I thought I’d start off the New Year with a recipe that is one of Mike’s specialties: Curried Tuna. I know. I don’t like fish, but I’ll eat tuna from the can. And, I’ve never been wild about “hot tuna” – unless you’re talking about the ’70’s band that was a spin-off of Jefferson Airplane (there – I’ve dated myself). Go figure.
But you know, when you’re young and in love, you’ll even let your boyfriend feed you an improbable-sounding pasta sauce made with canned tuna and an Indian spice mixture called “hot madras curry powder”. You’ll even pretend that you like it. Except for one little thing. I really did like it! It’s another one of those concoctions that doesn’t sound like it should work, but it does!
Here we are, over 25 years later, and when Mike cooks, this is one of his go-to’s. I can’t believe I haven’t pried this recipe out of him before now, but it’s appropriate to start a New Year with a fish recipe (fish is good luck food – they can’t swim backward!), and share something from the heart.
This recipe can be made days ahead of time, making it the perfect “cook it on Sunday to eat for dinner on Wednesday” dish. It also makes a vat of sauce, but it will last a week in the refrigerator and freezes beautifully, so even though you could easily cut the quantities in half, go ahead and make the full recipe and freeze some for a later time. You can easily reheat it, with no loss of quality or flavor, in the microwave or on top of the stove. Your choice.
Curried Tuna Sauce
(makes 6-8 hearty servings)
- 2 large (or 3-4 medium) yellow onions, peeled and roughly chopped
- 2 28 oz cans of crushed tomatoes
- 2 4 oz cans mushrooms, drained (optional)
- 2 7 oz cans of solid white albacore tuna in water, drained
- 3 Tbs dried basil
- 4 Tbs Hot Madras Curry Powder *
- 4 bay leaves
- 2 tsp garlic powder or to taste -or- 2 to 3 cloves fresh garlic, minced
- 1 Tbs salt
- 1 tsp sugar (optional – see Notes)
- 1 ½ tsp ground black pepper
- 4 Tbs butter (may substitute olive oil)
Pour crushed tomatoes into a large bowl. Drain tuna and put the contents of both cans into the bowl, breaking the tuna up into small, irregular pieces. Add basil, hot madras curry powder, garlic powder, salt, sugar, bay leaves, and black pepper to the bowl. Stir until well mixed. (You can also add a tablespoon of dried parsley and/or a ½ tbs of dried oregano if you want to vary the flavor a little).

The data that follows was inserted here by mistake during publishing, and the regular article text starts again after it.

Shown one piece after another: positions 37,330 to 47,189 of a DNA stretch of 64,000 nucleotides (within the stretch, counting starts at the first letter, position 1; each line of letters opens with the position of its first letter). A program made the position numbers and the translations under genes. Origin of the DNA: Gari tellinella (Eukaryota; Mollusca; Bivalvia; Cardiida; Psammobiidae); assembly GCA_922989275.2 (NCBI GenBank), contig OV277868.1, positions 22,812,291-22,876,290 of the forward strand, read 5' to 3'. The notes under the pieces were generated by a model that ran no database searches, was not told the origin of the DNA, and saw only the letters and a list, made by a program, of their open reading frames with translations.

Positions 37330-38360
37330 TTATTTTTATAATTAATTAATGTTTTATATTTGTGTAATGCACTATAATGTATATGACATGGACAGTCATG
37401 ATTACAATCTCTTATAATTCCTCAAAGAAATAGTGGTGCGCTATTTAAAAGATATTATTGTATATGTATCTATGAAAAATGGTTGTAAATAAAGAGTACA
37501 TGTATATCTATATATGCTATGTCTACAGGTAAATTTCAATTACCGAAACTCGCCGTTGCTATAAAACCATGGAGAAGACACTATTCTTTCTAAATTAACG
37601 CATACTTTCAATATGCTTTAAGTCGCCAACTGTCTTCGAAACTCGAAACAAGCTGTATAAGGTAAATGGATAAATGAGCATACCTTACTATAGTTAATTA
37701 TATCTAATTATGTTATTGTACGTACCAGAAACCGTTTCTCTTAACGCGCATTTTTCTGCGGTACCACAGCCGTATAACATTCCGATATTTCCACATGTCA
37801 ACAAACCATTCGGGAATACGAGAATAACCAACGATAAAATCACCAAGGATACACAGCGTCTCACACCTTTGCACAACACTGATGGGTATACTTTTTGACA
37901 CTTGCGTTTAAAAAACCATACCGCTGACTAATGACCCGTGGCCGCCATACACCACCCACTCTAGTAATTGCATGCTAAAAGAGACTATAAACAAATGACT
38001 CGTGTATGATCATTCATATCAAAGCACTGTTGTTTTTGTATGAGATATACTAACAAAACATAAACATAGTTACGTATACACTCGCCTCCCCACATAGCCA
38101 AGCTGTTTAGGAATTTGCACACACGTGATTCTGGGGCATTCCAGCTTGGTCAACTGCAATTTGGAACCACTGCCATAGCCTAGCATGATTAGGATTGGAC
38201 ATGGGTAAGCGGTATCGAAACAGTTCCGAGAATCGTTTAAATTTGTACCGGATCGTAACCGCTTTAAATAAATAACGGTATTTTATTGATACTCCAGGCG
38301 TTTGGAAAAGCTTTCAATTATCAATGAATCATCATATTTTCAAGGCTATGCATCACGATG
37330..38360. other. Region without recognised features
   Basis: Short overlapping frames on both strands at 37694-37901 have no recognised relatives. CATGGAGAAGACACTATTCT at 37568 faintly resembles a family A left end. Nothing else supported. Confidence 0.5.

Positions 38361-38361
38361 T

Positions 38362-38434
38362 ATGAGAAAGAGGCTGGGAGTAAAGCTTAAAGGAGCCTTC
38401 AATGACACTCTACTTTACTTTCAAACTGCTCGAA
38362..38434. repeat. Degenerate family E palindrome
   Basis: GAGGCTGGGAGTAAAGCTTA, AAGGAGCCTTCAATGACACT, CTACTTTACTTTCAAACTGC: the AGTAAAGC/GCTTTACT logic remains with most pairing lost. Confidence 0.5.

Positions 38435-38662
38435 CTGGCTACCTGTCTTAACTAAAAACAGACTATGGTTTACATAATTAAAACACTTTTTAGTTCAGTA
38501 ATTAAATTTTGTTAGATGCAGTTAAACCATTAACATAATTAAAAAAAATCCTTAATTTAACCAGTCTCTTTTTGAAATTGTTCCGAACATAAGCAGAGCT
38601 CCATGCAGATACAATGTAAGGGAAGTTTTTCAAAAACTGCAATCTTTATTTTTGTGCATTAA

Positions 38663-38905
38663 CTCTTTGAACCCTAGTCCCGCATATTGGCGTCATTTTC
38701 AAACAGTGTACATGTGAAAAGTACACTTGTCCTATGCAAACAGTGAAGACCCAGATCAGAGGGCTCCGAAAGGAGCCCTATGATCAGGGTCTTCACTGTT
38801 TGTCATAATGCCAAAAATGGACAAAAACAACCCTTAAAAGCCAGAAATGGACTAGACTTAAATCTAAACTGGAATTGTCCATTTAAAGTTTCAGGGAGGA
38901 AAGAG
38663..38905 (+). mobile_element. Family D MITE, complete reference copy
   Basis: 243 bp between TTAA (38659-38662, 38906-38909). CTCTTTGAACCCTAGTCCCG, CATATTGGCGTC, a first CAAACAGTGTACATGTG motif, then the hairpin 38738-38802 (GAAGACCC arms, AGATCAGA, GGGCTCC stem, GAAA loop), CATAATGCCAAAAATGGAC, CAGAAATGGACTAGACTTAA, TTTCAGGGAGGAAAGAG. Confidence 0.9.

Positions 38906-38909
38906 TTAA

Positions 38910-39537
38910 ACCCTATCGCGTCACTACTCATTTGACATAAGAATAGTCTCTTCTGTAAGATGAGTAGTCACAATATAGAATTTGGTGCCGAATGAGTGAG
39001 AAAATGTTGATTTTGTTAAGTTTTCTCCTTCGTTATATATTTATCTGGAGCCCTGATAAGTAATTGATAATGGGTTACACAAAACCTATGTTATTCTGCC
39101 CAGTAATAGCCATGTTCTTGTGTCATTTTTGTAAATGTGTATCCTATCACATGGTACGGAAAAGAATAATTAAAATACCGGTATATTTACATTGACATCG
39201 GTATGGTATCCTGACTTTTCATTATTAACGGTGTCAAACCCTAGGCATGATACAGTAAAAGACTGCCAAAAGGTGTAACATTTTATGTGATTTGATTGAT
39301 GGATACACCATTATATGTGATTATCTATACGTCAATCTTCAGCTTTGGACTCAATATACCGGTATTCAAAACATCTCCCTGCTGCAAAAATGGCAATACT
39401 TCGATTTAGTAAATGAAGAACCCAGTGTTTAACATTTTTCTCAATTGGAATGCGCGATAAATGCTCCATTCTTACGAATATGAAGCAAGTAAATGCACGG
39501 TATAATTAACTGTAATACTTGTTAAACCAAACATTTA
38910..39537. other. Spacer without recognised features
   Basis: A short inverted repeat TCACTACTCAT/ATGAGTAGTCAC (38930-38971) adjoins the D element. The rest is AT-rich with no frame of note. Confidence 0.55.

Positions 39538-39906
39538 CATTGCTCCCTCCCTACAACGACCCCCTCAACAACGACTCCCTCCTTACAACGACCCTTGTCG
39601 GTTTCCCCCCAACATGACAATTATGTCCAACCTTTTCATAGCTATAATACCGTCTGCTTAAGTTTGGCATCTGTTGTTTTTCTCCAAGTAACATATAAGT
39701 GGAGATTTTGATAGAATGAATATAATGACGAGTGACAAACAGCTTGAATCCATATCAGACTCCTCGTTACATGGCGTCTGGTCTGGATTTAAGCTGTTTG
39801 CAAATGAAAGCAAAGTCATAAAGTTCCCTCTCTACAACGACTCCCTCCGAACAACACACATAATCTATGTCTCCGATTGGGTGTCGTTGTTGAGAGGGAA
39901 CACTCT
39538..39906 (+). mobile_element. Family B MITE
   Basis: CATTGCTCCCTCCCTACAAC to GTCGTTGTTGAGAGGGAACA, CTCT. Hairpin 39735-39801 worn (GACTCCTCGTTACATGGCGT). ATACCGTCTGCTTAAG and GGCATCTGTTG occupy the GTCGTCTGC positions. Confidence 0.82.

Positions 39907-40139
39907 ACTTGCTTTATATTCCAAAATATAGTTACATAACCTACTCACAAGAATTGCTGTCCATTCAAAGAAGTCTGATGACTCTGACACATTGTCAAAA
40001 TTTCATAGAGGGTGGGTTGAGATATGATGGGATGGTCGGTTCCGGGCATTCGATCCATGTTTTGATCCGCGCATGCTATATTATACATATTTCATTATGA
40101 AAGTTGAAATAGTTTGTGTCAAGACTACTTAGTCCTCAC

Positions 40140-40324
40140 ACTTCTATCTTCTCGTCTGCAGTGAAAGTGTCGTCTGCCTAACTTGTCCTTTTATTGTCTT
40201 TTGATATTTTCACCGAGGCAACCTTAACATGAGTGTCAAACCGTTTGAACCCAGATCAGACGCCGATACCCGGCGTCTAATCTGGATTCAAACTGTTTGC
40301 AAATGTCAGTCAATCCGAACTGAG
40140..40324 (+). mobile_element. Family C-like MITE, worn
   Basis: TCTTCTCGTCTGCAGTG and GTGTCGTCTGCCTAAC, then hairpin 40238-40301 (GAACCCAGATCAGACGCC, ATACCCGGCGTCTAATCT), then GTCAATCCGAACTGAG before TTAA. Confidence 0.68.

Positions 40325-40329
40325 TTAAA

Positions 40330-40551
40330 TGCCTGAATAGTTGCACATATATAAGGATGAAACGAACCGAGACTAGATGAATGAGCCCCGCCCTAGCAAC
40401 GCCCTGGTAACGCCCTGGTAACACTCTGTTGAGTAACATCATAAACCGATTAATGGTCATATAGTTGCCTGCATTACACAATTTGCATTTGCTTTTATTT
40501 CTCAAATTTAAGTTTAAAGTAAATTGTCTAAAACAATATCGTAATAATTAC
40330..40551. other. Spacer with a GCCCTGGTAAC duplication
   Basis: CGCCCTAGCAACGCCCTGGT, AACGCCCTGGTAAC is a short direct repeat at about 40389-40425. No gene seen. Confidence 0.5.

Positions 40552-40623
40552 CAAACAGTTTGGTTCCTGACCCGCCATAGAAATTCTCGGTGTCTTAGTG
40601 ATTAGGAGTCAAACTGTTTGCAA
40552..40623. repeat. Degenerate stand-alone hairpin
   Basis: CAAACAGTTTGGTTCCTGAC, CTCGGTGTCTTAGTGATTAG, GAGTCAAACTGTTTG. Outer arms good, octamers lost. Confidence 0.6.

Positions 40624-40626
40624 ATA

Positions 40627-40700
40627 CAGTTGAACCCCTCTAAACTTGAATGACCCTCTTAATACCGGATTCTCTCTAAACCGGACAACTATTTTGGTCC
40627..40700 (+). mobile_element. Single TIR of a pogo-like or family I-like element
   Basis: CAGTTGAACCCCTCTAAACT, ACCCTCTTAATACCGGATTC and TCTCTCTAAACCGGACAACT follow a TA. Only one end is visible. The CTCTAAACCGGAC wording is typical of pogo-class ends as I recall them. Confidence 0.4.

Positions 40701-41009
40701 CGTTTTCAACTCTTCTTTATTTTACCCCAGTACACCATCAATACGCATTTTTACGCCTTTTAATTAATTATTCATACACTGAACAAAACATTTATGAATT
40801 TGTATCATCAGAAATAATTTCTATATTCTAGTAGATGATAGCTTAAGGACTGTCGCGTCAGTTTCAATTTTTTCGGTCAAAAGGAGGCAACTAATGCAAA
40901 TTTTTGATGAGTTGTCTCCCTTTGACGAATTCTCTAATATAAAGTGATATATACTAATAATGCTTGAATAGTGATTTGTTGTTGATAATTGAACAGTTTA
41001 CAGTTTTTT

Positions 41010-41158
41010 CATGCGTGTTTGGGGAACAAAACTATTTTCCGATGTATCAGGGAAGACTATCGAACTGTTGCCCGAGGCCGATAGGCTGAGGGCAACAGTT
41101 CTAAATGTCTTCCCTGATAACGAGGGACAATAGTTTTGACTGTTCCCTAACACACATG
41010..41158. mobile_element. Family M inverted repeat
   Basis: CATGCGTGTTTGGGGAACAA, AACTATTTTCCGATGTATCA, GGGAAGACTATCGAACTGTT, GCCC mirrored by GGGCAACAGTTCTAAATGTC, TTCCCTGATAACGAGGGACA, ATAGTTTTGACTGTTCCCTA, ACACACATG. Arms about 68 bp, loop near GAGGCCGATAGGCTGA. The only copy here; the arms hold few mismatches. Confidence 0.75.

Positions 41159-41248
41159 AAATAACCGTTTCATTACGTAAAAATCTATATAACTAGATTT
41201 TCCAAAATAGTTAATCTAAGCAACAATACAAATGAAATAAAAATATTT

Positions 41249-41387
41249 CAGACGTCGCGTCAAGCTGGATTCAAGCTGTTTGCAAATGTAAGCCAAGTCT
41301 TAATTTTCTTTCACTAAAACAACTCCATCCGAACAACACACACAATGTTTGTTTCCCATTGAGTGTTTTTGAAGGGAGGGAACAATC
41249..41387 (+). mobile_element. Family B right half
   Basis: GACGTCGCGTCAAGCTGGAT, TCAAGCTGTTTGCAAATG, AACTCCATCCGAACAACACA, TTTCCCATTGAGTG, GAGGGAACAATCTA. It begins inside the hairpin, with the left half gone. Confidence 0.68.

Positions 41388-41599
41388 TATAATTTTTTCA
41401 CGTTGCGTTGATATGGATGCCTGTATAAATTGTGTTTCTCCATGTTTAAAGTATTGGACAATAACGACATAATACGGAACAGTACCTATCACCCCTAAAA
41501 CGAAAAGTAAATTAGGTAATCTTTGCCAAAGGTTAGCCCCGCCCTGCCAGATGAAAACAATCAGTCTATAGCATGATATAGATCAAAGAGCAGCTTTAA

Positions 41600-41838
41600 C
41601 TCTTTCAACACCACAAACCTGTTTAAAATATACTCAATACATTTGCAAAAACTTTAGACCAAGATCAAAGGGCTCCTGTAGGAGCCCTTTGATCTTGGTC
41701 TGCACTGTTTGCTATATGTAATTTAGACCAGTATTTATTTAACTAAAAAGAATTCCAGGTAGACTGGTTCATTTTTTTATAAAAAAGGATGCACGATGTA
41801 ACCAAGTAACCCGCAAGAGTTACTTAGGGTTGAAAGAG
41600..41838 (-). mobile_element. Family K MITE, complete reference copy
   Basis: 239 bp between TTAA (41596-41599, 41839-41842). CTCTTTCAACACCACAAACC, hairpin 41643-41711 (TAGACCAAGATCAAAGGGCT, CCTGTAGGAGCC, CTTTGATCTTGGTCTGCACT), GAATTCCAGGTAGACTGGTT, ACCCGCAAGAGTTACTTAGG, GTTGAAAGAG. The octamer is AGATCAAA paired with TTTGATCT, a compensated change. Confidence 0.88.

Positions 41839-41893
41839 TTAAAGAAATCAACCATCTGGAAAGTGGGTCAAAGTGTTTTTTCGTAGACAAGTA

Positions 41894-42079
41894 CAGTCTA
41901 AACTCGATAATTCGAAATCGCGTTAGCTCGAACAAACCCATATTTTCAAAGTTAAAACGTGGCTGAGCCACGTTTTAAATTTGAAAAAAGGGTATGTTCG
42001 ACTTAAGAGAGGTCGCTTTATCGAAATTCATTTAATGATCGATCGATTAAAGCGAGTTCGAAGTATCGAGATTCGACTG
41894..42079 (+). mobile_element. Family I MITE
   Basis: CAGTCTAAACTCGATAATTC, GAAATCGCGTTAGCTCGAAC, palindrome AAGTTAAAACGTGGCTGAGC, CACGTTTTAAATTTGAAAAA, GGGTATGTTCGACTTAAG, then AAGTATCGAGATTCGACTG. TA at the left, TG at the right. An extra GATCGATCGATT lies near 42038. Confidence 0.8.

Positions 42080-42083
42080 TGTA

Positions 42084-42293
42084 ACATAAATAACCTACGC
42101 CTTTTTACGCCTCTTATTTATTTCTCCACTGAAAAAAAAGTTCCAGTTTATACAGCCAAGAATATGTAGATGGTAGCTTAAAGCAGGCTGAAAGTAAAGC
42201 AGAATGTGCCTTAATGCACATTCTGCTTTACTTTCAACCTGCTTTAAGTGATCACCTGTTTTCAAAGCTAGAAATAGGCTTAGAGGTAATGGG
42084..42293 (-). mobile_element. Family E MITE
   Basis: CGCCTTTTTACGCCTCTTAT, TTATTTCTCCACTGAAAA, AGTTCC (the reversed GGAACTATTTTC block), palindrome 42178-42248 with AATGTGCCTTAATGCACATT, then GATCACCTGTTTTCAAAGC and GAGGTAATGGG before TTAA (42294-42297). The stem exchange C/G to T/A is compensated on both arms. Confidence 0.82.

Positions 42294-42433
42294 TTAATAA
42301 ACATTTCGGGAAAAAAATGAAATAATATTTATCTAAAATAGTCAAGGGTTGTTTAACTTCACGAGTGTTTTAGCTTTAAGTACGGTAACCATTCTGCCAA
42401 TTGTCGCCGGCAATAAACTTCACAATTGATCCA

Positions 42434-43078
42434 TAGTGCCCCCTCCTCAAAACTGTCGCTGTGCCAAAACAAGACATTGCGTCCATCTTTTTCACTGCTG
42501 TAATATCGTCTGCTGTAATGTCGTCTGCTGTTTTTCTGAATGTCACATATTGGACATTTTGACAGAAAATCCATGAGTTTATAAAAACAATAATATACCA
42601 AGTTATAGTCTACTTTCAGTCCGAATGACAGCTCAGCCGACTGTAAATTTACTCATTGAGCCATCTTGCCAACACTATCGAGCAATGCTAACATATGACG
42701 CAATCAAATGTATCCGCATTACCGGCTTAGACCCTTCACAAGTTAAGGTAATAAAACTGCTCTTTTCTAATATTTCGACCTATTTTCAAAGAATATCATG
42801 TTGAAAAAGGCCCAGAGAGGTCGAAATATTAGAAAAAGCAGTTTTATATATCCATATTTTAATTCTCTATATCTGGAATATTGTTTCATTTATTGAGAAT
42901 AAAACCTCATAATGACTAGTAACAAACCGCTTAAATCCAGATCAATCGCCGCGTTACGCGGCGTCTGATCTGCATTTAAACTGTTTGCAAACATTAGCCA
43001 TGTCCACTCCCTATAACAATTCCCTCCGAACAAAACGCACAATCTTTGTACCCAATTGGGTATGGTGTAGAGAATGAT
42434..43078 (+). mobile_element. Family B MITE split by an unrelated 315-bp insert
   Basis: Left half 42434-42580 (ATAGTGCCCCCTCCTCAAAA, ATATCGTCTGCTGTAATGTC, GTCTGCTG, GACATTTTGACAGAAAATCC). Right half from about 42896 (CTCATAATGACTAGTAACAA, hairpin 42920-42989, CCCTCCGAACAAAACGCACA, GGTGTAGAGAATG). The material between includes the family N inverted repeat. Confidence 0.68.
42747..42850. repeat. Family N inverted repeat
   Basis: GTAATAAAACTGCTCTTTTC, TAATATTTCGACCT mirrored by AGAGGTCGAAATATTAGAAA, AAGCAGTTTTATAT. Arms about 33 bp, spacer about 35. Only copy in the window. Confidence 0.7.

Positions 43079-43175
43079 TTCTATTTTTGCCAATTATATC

Heat a 6-quart pot or 6-quart capacity deep frying pan over medium-high heat. Add chopped onions and sauté for about ten minutes (until soft and translucent).
Add chopped fresh garlic to the pan at this point (if not using garlic powder). Add the mushrooms (if using) and sauté the onion-mushroom mixture for another 2-3 minutes.
Add the tomato mixture to the same pan, bring it up to a slow-boil, and then turn down the heat to simmer. Cover the pan and let simmer for 20 minutes. Taste and adjust seasonings to your liking, and continue to simmer for another 10 minutes.
Serve over your choice of pasta and top with freshly grated Parmesan cheese. If you require gluten-free, it’s equally delicious over rice, or try one of the gluten-free pastas. While it is a thick “meaty” sauce, we prefer to eat it with something long and thin, such as vermicelli or angel hair.
For best flavor and aroma, snap the dried bay leaves in half, but don’t crumble them; bay leaves are not really edible (and really unpleasant to try to eat), and you want to be able to pick them out before serving— or, at least, make it possible for your guests to extract them easily.
Mike said that he’s been making this sauce since he was in high school, and can’t remember where he got the original recipe. The one thing he does remember is that the original recipe contained raisins, but he didn’t like the sound of that, so he omitted them. I swear – this is the first time I’ve heard this – and I think raisins would probably be delicious in this sauce. So if you’ve a mind to experiment a bit, go ahead and throw in a handful of raisins or golden raisins or currants for the last 10 minutes of cooking, just to plump them up a bit and heat through.
Most pasta sauce recipes that call for sugar, including this one, add it for the purpose of countering the sometimes bitter acidity in the tomatoes. Try this trick: Instead of adding sugar, add a large pinch (about 1/8 tsp) of baking soda to the sauce and stir well. It will foam up a little as the baking soda interacts with the acid, but will then subside. Do this with all of your pasta sauces – you’ll never miss the sugar!
You can find Hot Madras Curry Powder in any Indian grocery. However, if you can’t get it where you are, you can make it yourself. Here’s Mike’s recipe:
Hot Madras Curry Powder
- 2 dried red chili peppers
- 5 Tbs coriander seeds
- 3 Tbs cumin seeds
- 2 pinches dried ground curry leaves (omit if you can’t find these)
- 1 Tbs black mustard seeds
- 2 Tbs ground turmeric
Put all ingredients into a spice grinder or clean coffee grinder, and grind until the ingredients are a fine powder. Makes about ¾ cup, so you’ll have plenty left over to use in soups, stews, or other meat or chicken dishes that you want to perk up a bit. Store the curry powder in an airtight jar or container, away from heat and light, just like your other spices.
From our home to yours, Happy New Year!